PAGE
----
Friday, November 17, 2017

In Tathagata’s Company

‘Wrapped in my achievements,
I too am my Alternate Time
where I’ll endure
even after me…’

I was introduced to Kunwar Narain when Jitendra Ramprasad kindly sent me the DVD ‘The Poet’s Voice: Kunwar Narain’ (available at two years back. And I was converted. Then I got hold of his Selected Poems in Hindi published by Kitabghar Prakashan. Last year, I was fortunate enough to meet him, and Apurva Narain gave me a copy of Kumarajiva, his last masterpiece. I am yet to fathom the depth of the long philosophical epic, but the prologue of the book had such an impact on me that I had to translation it. Now, thanks to the equally enthusiastic response from Abhimanyu Kumar (what a poem! he says), this is our humble attempt to keep Kunwar Narain among us, for time to come.

from Kumarajiva, a narrative poem by Kunwar Narain
Translated from the Hindi by Dibyajyoti Sarma

[We had such plans. I was lucky enough to meet Kunwar Narain at his home in CR Park on 17 September 2016. He had just completed 89 and his hearing was weak. That did not stop us from discussing poetry, and our favourite poets, Eliot, Yeats, Auden. He had translated almost all the major 20th Western poets into Hindi. He also told us about his trip to Turkey and meeting Nazim Hikmet. The Turkish poet had just been released from one of his jail sentences, and Narain was still a starry-eyed young poet. I can still hear his voice narrating the story. “He (Hikmet) was an imposing personality. He sat next to me and put his hand on my thigh. He had huge hands.”

I identified the awe in the voice because that’s what I felt meeting Narain, hearing him tell the tale. I gave him my book of poems and since he had already lost his eye-sight, Apurva Narain, his son, suggested that I read a few poems from the book to him. I did. And he said he liked them. There couldn’t be a bigger reward.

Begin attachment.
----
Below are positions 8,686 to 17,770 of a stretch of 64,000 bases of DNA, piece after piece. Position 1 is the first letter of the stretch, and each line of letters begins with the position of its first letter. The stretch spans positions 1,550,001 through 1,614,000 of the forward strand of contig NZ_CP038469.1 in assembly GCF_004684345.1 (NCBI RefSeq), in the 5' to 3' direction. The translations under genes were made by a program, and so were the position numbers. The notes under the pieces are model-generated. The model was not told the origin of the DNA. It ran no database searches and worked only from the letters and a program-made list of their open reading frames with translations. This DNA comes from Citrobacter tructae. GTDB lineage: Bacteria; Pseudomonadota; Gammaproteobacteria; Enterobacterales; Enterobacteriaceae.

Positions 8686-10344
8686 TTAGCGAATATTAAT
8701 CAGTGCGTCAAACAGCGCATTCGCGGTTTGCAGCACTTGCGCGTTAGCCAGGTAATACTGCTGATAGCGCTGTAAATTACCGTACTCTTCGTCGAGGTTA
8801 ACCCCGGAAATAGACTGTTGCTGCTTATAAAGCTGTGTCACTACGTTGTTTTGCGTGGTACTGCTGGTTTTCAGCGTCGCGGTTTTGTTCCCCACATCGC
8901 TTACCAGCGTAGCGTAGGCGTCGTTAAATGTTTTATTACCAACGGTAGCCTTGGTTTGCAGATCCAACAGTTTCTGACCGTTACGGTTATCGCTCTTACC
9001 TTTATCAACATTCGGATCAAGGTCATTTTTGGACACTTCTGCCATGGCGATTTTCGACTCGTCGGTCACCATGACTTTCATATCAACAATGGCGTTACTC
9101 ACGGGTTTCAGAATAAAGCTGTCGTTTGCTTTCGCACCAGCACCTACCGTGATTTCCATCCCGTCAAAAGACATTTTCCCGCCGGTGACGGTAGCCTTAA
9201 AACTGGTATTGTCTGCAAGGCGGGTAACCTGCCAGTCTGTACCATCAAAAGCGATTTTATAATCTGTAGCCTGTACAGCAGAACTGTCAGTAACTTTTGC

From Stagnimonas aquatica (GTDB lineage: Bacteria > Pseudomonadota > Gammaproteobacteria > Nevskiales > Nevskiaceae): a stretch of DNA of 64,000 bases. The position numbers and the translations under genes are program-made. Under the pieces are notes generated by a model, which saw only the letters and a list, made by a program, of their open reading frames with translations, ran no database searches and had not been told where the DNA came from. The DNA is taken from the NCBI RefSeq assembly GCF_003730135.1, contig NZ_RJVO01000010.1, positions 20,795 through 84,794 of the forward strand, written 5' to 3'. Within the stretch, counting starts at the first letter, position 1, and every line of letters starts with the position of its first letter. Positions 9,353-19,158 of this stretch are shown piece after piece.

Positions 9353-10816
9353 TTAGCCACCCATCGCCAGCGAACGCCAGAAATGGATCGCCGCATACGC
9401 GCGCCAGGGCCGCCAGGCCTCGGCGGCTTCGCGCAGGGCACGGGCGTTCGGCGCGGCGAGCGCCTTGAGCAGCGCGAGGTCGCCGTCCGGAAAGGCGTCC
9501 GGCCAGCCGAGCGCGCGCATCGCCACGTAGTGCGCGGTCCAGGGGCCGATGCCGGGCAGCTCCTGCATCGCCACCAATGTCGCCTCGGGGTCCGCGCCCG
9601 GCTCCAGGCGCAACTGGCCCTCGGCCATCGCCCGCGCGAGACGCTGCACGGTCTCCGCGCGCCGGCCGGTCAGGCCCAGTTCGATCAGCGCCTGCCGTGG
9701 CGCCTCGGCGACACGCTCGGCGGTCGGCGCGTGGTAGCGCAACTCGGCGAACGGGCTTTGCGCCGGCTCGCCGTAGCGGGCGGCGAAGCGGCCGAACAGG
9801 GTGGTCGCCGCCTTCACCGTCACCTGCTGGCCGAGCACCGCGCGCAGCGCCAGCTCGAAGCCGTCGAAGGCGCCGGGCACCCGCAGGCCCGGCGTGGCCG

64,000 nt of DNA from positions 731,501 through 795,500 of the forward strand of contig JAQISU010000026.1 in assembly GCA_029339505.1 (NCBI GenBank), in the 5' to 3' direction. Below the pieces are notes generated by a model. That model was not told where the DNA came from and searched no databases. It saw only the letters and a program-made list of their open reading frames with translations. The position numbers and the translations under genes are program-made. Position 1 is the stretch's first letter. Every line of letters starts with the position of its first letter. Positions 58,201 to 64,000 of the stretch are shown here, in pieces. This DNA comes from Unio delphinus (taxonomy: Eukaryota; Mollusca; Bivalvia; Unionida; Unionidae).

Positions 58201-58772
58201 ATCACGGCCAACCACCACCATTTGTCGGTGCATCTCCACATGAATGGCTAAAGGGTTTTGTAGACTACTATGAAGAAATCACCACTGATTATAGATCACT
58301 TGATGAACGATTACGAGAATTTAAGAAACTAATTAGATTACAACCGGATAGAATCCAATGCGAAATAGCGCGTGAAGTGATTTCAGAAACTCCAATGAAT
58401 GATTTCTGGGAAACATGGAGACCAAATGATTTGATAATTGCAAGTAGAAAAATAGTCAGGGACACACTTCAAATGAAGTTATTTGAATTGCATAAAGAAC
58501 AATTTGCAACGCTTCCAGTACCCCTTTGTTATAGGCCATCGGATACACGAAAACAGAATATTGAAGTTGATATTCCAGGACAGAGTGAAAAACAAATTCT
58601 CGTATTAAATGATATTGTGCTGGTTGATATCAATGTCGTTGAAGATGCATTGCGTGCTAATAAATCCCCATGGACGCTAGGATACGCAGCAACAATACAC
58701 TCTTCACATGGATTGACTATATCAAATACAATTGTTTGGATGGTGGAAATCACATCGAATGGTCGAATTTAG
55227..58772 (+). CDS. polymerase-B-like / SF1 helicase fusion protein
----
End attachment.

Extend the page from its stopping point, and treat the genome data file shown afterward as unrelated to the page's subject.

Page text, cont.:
On leaving, with the promise to meet again, I received a copy of Narain’s last masterpiece, the epic poem (Kavya) Kumarajiva published by Bharatiya Gnanpith. I found the book a tad difficult. A poetic biography of Kumarajiva, the man who introduced Buddhist literature in China, the book tackles deep philosophical questions on existence, life, death and everything in between. But the prologue, ‘In Tathagata’s Company’ moved me beyond words. I read and reread the passages a thousand times until I was ready to attempt a translation. This translation is my humble tribute to the legacy of Kunwar Narain.]

In Tathagata’s Company
from Kumarajiva, a narrative poem by Kunwar Narain
Translated from the Hindi by Dibyajyoti Sarma

I’ve embarked upon a thousand-year journey,
with Tathagata;
we have an eternity together –
on our path we will find who knows
how many cities, how many deserts.

We’ll not stop anywhere;
we'll carry on like the blowing wind.

We’ll leave behind, just a few words –
some reverberation of ideas,
etching on thresholds –
footprints of roving mendicants.

The way trees and leaves soak in
light and air and
carry to the soil
the fertilisers,

the same way will spread
the fire of spiritual ideas – breathing
from flowers to roots.

Digesting ugliness, there will always bloom
the fragrance of beauty in the air,
breaking the walls of darkness,
there will always sparkle joy, and
we will always be visible
in the wholeness of lost past,
sometimes like a star
sometimes like the sun.

Kumarajiva can be resurrected again
the way he resurrected Tathagata;
because no one, Buddha or Kumarajiva,
remains dead.

His was a life of ideas,
which can be experienced any time,
by going to his time
or by bringing him to our time,

the way at one time Kumarajiva
had found completeness,
inhabiting the Buddha’s ideas
in his own time,

the way man inhabits
his memories and past customs
rehabilitating them
in present time.

Every dedicated follower – thinker – artist
draws parallel to the Time where he exists
an Alternate Time of his own.

It is a life at once contemporary
and universal
where resides permanently
the essence of
his ideas and his achievements,
where they grow continuously until eternity.

Read the complete poem here.

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